Despite public and private appeals to call off the event, the Jewish Defence League (JDL) went ahead with its unfortunate decision to picket a Liberal fundraiser at the Toronto home of pharmaceutical magnate and Jewish philanthropist Barry Sherman.
Before the Aug. 26 protest, Sherman was viciously attacked on social media, with trolls questioning his motives and suggesting he was furthering his business interests by buying access to power.
Mercifully, the demonstration only attracted about 30 protesters. They called Liberal Leader Justin Trudeau a traitor for supporting the nuclear deal with Iran, which they likened to the Munich Agreement between Hitler and Neville Chamberlain, a classic case of appeasement.
“It is absolutely wrong for a leading philanthropist in the Jewish community to support a man that would support the regime of Iran,” the JDL wrote on its website, a reference to Trudeau’s support for re-opening Canada’s embassy in Tehran.
Fortunately, other Jewish leaders strongly denounced the decision to hold a political protest outside the private home of a fellow Jew.
Emotions among Jews are running high in this campaign, and the community has valid reasons to support the current government. Prime Minister Stephen Harper has been a strong supporter of Israel and tough on Iran.
But Canada is a relatively small player on the world stage, and the parties’ positions on Israel, though not Iran, are at this point quite similar. Furthermore, when it comes to the Islamic Republic and the existential threat it poses to Israel, parallels with the 1930s are overdrawn, despite black-and-white rhetoric to the contrary. The Iran deal is highly problematic, but a lot can happen over its duration.
Writing in Tablet, analyst Todd Gitlin rejects Hitler/Munich analogies and likens the deal to U.S.-Soviet arms control treaties of the 1970s, which helped normalize superpower relations and emboldened Russian dissidents. Could the same happen with Iran and change the nature of the regime?
And recently, the Wall Street Journal reported on a retired Saudi Arabian general’s quixotic efforts to unite Israel and his country in a peace treaty in the face of a common enemy.
As Gitlin notes, there’s a lot of history still to be written. Or, to put it another way, push hasn’t yet come to shove, so there’s no pressing need to harden attitudes and engage in corrosive internal left-right bickering with one another.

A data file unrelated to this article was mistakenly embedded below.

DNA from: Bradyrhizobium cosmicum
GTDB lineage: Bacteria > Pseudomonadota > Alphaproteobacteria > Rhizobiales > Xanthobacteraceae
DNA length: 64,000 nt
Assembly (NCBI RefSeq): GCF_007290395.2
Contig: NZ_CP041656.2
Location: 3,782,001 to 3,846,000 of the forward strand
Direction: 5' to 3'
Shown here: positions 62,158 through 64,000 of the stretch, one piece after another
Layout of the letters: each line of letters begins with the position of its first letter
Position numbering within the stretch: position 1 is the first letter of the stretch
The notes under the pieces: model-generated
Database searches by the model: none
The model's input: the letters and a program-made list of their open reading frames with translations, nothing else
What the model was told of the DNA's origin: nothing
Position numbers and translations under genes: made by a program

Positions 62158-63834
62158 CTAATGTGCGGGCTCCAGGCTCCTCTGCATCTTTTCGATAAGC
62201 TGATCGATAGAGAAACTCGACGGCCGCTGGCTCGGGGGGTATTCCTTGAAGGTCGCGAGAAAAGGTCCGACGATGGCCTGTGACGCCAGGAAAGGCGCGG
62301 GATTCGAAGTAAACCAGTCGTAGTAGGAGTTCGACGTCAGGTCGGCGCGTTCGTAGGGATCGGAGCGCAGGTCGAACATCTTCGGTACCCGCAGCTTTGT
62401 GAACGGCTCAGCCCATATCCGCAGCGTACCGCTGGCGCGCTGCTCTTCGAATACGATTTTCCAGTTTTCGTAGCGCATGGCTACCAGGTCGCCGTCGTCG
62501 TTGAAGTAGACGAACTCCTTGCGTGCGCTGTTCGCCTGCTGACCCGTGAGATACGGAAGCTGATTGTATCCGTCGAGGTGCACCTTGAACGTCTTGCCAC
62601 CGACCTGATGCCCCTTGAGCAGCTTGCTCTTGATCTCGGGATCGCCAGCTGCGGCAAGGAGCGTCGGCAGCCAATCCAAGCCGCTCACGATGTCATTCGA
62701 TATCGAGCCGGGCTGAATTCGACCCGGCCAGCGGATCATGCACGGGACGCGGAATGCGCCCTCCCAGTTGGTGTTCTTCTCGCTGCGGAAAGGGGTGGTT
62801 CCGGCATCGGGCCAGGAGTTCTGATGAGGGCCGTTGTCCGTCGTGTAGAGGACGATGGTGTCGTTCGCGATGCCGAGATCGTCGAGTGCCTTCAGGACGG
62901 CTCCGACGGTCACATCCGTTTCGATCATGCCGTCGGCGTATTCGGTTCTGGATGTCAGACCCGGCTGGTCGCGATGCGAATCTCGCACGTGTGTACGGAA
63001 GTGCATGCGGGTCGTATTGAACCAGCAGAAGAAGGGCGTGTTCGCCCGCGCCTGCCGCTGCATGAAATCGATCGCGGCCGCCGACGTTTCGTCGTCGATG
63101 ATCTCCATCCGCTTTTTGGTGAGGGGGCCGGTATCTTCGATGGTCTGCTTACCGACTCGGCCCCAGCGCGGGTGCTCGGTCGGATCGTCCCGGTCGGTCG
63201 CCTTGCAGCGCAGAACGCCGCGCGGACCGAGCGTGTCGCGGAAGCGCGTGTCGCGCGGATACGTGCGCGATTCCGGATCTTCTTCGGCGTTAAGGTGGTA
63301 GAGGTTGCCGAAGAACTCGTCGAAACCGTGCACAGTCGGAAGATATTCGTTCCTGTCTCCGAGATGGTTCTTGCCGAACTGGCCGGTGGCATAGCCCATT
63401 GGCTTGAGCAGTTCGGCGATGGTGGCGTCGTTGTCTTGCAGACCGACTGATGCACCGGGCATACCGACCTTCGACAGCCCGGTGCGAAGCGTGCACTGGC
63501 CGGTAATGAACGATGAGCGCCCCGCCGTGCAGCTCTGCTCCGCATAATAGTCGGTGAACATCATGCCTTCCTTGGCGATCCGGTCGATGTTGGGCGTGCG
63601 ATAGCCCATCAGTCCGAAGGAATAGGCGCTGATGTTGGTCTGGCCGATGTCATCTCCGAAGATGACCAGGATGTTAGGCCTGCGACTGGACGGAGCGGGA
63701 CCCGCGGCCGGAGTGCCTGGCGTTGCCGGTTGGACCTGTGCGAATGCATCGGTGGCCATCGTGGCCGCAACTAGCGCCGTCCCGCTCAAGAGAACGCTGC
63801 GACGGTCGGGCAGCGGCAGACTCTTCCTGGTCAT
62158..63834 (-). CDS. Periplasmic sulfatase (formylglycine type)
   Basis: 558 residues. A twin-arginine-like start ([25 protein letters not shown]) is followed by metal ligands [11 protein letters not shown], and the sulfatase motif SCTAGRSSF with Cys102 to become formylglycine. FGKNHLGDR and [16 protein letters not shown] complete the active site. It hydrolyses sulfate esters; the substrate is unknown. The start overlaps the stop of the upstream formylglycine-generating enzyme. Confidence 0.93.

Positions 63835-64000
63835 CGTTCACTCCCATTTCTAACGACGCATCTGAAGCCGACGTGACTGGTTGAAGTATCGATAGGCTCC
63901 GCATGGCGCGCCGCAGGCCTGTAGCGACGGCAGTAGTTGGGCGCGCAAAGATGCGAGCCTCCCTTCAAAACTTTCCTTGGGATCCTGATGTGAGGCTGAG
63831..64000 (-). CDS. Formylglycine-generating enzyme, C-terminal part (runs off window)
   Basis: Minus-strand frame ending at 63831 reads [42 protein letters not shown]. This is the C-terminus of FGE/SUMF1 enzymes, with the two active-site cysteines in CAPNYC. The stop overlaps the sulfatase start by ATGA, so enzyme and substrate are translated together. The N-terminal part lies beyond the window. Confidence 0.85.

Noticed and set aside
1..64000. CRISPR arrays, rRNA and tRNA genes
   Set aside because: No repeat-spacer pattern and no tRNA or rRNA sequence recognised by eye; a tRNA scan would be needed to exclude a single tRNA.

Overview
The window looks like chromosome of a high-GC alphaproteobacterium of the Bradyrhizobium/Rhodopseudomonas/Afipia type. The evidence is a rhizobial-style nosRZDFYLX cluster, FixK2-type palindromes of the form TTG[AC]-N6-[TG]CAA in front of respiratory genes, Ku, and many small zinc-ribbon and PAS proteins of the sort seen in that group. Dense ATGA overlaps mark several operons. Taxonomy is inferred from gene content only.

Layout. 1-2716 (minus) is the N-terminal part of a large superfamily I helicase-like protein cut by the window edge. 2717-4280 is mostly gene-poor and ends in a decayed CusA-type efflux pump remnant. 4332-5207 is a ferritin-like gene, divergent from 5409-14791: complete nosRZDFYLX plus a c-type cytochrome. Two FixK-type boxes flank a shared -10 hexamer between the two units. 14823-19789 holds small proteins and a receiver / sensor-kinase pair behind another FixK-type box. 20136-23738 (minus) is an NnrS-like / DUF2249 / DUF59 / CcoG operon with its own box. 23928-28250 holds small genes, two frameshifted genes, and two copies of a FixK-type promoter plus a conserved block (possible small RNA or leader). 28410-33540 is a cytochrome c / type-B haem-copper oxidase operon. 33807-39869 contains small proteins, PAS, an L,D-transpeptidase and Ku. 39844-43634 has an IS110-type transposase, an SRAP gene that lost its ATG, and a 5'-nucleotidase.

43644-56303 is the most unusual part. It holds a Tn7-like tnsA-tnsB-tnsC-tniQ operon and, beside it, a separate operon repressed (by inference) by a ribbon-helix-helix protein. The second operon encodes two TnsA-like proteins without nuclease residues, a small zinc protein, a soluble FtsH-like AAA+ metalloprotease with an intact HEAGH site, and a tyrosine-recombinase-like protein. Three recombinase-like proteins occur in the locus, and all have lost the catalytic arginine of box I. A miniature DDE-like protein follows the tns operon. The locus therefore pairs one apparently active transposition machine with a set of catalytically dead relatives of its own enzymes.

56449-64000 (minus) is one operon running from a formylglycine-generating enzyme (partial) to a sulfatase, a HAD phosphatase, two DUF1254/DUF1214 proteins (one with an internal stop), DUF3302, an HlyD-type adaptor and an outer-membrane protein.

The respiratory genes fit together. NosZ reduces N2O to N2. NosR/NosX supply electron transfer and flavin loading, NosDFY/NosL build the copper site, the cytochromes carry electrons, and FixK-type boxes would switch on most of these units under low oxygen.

So far, partisan debate about the deal has been less caustic in Canada than south of the border. Let’s hope it stays that way.
Which brings up a related issue: Israel is increasingly perceived as a right-wing political football and a left-right litmus test. This is partly a product of simplistic left- and centre-left thinking, but it’s also a function of conservatives in North America, Israel and elsewhere using it as a wedge issue.
Yet Zionism comes in different flavours, as a careful examination of Israel’s political scene shows, so allowing Israel to be used this way needlessly divides the Diaspora community. It’s also worth recalling that federal election exit polls in 2011 found 52 per cent of Canadian Jews voted Conservative, which means almost half the community backed other parties.
Yes, elements of the centre-left and the left tend to have a blind spot when it comes to the Jewish state and Zionism, often wrongly equating Israel with naked colonialism or worse. But it’s important to keep lines of communication open to all parties and to not alienate progressive Zionists, Jewish or otherwise, in order to help them explain Israel and Zionism to their (sometimes misguided) fellow leftists. To reduce division in the community, Jews on the right should, therefore, resist using Israel as a wedge issue.
There’s still a long time until the election, but polls suggest the economy, the Duffy Senate scandal and a growing appetite for change could put an end to Conservative rule.
If that transpires and the community is viewed warily by the other parties, what happens the day after the vote?
This wRant was originally published as a Campaign Notebook column in the Sept. 3 edition of The Canadian Jewish News.